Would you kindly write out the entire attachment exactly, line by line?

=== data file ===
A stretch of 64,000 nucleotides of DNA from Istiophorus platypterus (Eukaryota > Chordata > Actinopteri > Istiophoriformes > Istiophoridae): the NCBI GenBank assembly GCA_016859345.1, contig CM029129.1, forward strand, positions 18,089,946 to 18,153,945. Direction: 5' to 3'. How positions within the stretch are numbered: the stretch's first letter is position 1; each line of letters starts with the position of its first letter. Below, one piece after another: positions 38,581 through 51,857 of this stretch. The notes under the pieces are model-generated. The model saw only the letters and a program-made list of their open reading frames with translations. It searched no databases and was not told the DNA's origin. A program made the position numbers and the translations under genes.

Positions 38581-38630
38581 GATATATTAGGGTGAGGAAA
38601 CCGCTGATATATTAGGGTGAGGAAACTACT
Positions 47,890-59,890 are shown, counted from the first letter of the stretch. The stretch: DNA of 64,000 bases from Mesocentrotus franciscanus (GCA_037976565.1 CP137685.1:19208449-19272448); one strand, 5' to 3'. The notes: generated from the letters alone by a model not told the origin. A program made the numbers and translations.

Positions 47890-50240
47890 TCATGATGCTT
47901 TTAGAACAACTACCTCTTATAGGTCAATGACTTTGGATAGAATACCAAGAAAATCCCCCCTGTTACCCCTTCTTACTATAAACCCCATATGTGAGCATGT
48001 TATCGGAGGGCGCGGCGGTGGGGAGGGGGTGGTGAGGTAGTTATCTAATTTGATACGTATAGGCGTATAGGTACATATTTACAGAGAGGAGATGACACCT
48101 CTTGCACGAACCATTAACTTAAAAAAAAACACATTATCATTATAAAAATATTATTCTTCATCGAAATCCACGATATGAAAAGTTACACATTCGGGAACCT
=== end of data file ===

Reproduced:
A stretch of 64,000 nucleotides of DNA from Istiophorus platypterus (Eukaryota > Chordata > Actinopteri > Istiophoriformes > Istiophoridae): the NCBI GenBank assembly GCA_016859345.1, contig CM029129.1, forward strand, positions 18,089,946 to 18,153,945. Direction: 5' to 3'. How positions within the stretch are numbered: the stretch's first letter is position 1; each line of letters starts with the position of its first letter. Below, one piece after another: positions 38,581 through 51,857 of this stretch. The notes under the pieces are model-generated. The model saw only the letters and a program-made list of their open reading frames with translations. It searched no databases and was not told the DNA's origin. A program made the position numbers and the translations under genes.

Positions 38581-38630
38581 GATATATTAGGGTGAGGAAA
38601 CCGCTGATATATTAGGGTGAGGAAACTACT
Positions 47,890-59,890 are shown, counted from the first letter of the stretch. The stretch: DNA of 64,000 bases from Mesocentrotus franciscanus (GCA_037976565.1 CP137685.1:19208449-19272448); one strand, 5' to 3'. The notes: generated from the letters alone by a model not told the origin. A program made the numbers and translations.

Positions 47890-50240
47890 TCATGATGCTT
47901 TTAGAACAACTACCTCTTATAGGTCAATGACTTTGGATAGAATACCAAGAAAATCCCCCCTGTTACCCCTTCTTACTATAAACCCCATATGTGAGCATGT
48001 TATCGGAGGGCGCGGCGGTGGGGAGGGGGTGGTGAGGTAGTTATCTAATTTGATACGTATAGGCGTATAGGTACATATTTACAGAGAGGAGATGACACCT
48101 CTTGCACGAACCATTAACTTAAAAAAAAACACATTATCATTATAAAAATATTATTCTTCATCGAAATCCACGATATGAAAAGTTACACATTCGGGAACCT